If you want to stick to land travel, you’re pretty much restricted to the American continent. While most people travelling abroad start by boarding a plane, local customs determine how they get around on the ground. Europe has very efficient trains, especially the TGV, a high-speed train that connects France with its neighbouring countries. Asia, too, offers great rail travel. Luce Champoux tested out the Indian system last year. “In my youth, I always opted for third class to save money. This time I went for second class with air conditioning. It sounded nice, but in the end it was almost as packed and still had rats!”
In South America, buses are a comfortable way to go. In Egypt, Pascale Guéricolas got around on a bike, in a collective taxi, on the subway and on local buses. “When I was 20, we mostly used public transportation. But when you’ve got a family, it can sometimes be cheaper to rent a car.” As for hitchhiking, it’s just as risky as it used to be and takes just as much patience. You might want to think twice about it if you’ve got your kids in tow.
Walking is always an option, as long as you leave your favourite old, beat-up shoes behind. But be prepared to cut distances when travelling as a family. “Children under the age of six can’t usually handle more than five kilometres a day,” indicates Bernadette Thibodeau. Strollers, both the foldable and all-terrain versions, aren’t much use off the beaten path.
Once you’re no longer eligible for student discounts, travelling on a shoestring requires a little common sense. Borrow a travel guide from the library, avoid holidays during peak season, shop around for deals on airfare at travel agencies or on the Internet. If you’re travelling to Asia, a trip to your local China Town can save you money on flights. However, if you’re not one for long-term planning or if you’re strapped for cash, you can often find last-minute deals on the Web.
For more information on travelling on the cheap, check with local youth travel organizations or travel websites.
When travelling with children, you have to accept that the pace is just not the same. “Long trips are possible, as long as you schedule in some time for R and R,” advises Pascale Guéricolas. “Kids hate to rush and change location. We try to stay in the same place for at least three nights so they can adjust.” The types of activities you choose are different, too. “In Florence, we went to fewer museums, but I saw things from a different point of view. My daughter Alice wanted to stop and draw a picture of a bridge, which got me to look at my surroundings in greater detail.”
Bernadette Thibodeau agrees that travelling with kids involves less moving from place to place. “We spent a lot of time by the water and in nature in general. And because of the kids, locals people are more receptive to you. In their eyes, you’re no longer just a tourist because you have something in common with them.” Pascale Guéricolas has experienced the same thing. “In Mediterranean countries like Morocco, even though they think a family with two children is incredibly small, we were not considered the typical imposing tourists.”
According to Sandra Carreiro, a marketing coordinator at Tourisme Jeunesse, travellers over the age of 35 “party less and are more interested in cultural events.” Luce Champoux, for one, goes out less when she’s away from home. “I’m more interested in rising with the sun!”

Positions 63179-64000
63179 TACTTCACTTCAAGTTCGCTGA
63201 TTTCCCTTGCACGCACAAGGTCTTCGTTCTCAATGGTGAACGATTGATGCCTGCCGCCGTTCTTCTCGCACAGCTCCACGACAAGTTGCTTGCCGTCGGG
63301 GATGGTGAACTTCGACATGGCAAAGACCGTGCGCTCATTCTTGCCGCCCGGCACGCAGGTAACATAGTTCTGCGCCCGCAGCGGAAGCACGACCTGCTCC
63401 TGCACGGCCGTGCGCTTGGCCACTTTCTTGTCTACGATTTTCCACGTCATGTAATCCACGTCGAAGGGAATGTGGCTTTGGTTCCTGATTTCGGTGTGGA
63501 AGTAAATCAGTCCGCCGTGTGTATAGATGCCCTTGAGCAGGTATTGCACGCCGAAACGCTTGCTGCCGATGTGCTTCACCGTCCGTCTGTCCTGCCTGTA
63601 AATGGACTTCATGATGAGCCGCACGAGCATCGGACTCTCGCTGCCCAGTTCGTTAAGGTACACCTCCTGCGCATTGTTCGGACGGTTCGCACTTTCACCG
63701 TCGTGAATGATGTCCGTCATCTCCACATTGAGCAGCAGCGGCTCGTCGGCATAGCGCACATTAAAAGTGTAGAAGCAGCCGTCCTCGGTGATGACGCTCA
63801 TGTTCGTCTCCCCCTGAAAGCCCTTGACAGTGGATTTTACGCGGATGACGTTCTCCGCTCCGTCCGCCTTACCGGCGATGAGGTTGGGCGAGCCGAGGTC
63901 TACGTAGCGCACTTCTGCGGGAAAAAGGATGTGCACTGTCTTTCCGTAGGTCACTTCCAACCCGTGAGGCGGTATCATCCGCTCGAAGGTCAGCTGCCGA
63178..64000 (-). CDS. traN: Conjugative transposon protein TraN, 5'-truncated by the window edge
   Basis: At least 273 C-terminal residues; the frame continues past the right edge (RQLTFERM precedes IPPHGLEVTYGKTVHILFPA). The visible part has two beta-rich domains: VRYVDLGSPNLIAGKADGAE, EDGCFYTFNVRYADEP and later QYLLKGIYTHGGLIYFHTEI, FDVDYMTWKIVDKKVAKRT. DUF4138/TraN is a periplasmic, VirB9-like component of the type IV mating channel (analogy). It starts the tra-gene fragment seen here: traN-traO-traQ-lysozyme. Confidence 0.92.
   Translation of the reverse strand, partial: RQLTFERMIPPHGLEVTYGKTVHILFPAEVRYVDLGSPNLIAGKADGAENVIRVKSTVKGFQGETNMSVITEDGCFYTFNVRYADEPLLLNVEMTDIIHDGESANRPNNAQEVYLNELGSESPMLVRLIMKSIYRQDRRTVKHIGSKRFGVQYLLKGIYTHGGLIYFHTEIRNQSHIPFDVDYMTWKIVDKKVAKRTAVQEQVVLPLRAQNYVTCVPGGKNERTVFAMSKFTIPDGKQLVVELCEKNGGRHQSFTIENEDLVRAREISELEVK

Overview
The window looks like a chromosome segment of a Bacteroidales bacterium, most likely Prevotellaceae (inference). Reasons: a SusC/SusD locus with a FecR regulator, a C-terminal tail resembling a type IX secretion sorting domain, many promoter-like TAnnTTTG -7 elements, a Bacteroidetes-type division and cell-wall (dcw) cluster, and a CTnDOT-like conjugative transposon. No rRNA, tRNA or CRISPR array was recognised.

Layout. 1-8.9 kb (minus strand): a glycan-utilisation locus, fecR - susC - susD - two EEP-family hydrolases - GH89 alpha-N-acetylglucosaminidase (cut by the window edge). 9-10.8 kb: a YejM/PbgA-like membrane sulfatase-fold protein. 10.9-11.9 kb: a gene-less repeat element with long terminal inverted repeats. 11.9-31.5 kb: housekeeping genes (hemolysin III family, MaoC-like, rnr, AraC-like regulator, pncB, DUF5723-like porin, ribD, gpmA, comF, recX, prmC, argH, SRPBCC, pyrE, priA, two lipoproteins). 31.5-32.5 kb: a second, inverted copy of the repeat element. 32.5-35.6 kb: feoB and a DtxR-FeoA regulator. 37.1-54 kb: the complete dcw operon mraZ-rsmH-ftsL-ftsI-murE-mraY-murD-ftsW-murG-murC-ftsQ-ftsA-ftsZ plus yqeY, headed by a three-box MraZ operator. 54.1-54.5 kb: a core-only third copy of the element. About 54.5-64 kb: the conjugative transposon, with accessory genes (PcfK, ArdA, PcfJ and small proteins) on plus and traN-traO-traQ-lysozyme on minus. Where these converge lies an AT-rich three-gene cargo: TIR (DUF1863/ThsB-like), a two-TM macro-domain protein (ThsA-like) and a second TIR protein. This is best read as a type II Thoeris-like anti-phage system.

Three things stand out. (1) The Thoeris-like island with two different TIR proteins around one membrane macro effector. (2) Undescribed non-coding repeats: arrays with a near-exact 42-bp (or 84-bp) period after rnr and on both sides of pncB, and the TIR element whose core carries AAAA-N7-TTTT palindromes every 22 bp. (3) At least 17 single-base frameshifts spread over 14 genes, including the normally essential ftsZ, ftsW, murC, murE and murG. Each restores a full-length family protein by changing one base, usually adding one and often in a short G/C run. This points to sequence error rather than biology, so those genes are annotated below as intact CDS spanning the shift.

To really make the most of your trip, pack an extra measure of patience and your sense of humour. Pascale Guéricolas tells of her time in Egypt when she felt harassed by persistent camel guides who wanted her business. Determined to walk, she needed to come up with a way to get them off her case. “I turned things around by offering them tours in my stroller. After all, I explained, it was a top-of-the-line model and I had plenty of experience driving it.” Once the roles were reversed, the guides relented. “This tactic worked because Egyptians have a great sense of humour.” Basically, you’ve got to roll with the punches the way you did when you were 20. And now that you’ve got more years of experience under your belt, you’ll be better able to deal with bumps in the road.
Youth hostelling network:
For free accommodation in private homes:
Travel Cuts, a specialist in student and budget travel:
For backpacking information:
South-east Asia (Thailand, Cambodia, Vietnam, Malaysia and Indonsia) offers a genuinely unique experience, even if language barriers can limit your interactions with locals and culture. Plus, these countries are relatively safe places for women travelling alone. India, land of contrasts, is often a challenging destination for Westerners, who either love it or hate it.
Just as exotic, Africa is not the ideal place for lone voyagers. Instead, signing up for a group safari is a better option. Central and southern Africa are the most accessible areas for tourists. Australia and New Zealand, on the other hand, make for easy trips. Flying there is expensive, but these countries are a backpacker’s paradise. Latin America is always a popular destination, especially Argentina, Chile and Brazil, which offer big cities and nature at a reasonable price.
Does Europe call your name, despite its sometimes geriatric pace and astronomical prices? Try Spain or Croatia before these countries become overrun by mass tourism.
No matter where you go, call a travel clinic to find out if you need to get any shots before you leave home. For information on the sanitary conditions and political situation in different countries, visit the Foreign Affairs and International Trade website.
Sources: Suggestions from Sandra Carreiro from Tourisme Jeunesse, Annie Gilbert from Ulysses and experienced travellers.